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Message passing whether implicit or explicit always consumes time. When messages are frequent or huge they can easily consume more time than can be saved by parallel execution. For this reason, it is important to know how much time is saved by parallel execution and how much time is lost to perform message passing. In the following FORTRAN program

      READ *, X;
      S = 0. 
      DO I = 1, N
        S=S + X(I)
      ENDDO
      PRINT *, S

it is possible to make the concurrent summation execute in parallel for this program. Let's consider the efficiency when executed on a 2-node cluster.

Node 1

      READ *, X
      send X(N/2 + 1: N) to Node 2 
      S1 = 0. 
      DO I = 1, N/2
        S1=S1 + X(I)
      ENDDO	
      receive S2 from Node 2
      S = S1 + S2
      PRINT *, S

Node 2

      receive X(N/2 + 1: N) from Node 1
      S2 = 0.
      DO I = N/2+1, N
      S2=S2 + X(I)
      ENDDO 
      send S2 to Node 1

Note that send and receive are not elements of the language. They just mean that data is sent to (received from) another node. In practice, for most systems the transfer time of one word through the network is larger than the time of an ordinary operation and the transfer of first word will be much longer! With a 1 GHz processor and Gigabit Ethernet (Gigabit Ethernet) connection we can have approximately the following times.

S1=S1 + X(I)                       -   1 ns (nanosecond)
transfer of one element of X(I)  -   5 ns (nanoseconds)

When N = 1,000,000 the time of sequential execution of the DO loop is about 1 ms (millisecond). The time of parallel execution is half of the execution time of the sequential loop or .5 ms. The time to transfer 500 words will be no less than 2.5 ms creating a total execution time of about 3 ms. So, the execution time of the parallel loop is 3 times longer than the sequential one! If we have smaller DO loop, like N=1000 the difference would be even much more dramatic.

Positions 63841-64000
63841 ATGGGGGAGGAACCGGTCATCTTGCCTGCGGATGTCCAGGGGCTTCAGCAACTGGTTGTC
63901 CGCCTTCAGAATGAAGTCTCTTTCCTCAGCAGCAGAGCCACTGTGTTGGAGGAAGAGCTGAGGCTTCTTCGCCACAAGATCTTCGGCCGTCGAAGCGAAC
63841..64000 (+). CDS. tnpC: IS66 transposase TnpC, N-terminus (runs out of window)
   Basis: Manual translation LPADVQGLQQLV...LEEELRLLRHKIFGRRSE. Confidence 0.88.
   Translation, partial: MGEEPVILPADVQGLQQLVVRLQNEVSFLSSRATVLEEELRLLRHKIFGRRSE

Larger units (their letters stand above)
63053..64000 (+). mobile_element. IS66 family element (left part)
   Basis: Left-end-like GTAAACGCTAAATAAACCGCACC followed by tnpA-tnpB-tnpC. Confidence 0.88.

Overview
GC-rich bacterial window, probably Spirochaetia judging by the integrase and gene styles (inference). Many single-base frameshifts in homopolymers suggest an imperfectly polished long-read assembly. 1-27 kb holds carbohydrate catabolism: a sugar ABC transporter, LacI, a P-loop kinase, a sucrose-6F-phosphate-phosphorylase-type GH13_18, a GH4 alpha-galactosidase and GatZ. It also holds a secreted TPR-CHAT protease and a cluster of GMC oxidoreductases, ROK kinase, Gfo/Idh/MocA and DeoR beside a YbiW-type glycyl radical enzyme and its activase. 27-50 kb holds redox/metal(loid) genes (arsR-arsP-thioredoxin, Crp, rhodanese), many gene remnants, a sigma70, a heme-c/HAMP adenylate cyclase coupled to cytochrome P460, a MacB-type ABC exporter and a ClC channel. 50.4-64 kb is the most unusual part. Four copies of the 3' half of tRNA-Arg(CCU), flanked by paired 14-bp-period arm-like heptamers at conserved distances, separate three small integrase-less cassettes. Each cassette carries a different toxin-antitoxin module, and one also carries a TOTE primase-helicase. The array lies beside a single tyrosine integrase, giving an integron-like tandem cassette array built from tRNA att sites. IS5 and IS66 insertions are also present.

All is not lost however, let's consider the following C program example:

s = homer(a) + homer(b);
mp = 4;
for(int m=1; m<=n-1; m++)
{
  s = s + mp*homer(a + h*m);
  if(mp == 4)
    mp = 2;
  else
    mp = 4;
}
simpson = s*h/3;

In this case a 2-node parallel program looks like the following (assume an even number of half iterations).

{mosgoogle right} Node 1

s = homer(a) + homer(b);
mp = 4;
for(int m=1; m<=(n-2)/2; m++)
{
  s1 = s1 + mp*homer(a + h*m);
  if(mp == 4) 
    mp = 2;
  else
    mp = 4;
}
receive s2 from Node 2
s = s1 + s2;
simpson = s*h/3;

Node 2

s2 = 0;
mp = 4;   
for(int m=(n-2)/2+1; m<=n-2; m++)
{
  s2 = s2 + mp*homer(a+h*m);
  if(mp == 4) 
    mp = 2;
   else
    mp = 4;
}
send s2 to Node 1

Here we have only one transfer of one word. Using Gigabit Ethernet this will require 20 to 50 μs (microseconds) depending on the implementation. Let's assume it is 30 us. Furthermore, we will assume the function call homer can be executed in 100 ns, so we can neglect the time for the rest of the loop. In this case, with only 1000 iterations we have a sequential time for the loop equal to 100 us. Using the same process as be did above, the parallel time will be 80 us. This difference is a small improvement, but an improvement none the less. With 1,000,000 iterations, performance of the parallel program is practically doubled, while as we saw in the previous example it will be inefficient with any number of iterations.

These examples show that it is not just sufficient to blindly parallelize programs. It is important to place code on nodes only if it increases performance i.e. concurrent portions of the program need to be scheduled based on the underlying hardware. Consider the above examples if the communication layer were faster. Therefore, to understand how to improve efficiency, it is desirable to know execution times of important program parts, i.e. profiling. In future columns we will discuss ways to determine these numbers, use execution models, develop basic algorithms, learn ways to express parallelism in different languages, examine tools for parallel conversion, and much more.

This article was originally published in ClusterWorld Magazine. It has been updated and formatted for the web. If you want to read more about HPC clusters and Linux, you may wish to visit Linux Magazine.

Pavel Telegin is currently Department Head of Programming Technology and Methods in the Joint Supercomputer Center, Moscow, Russia.

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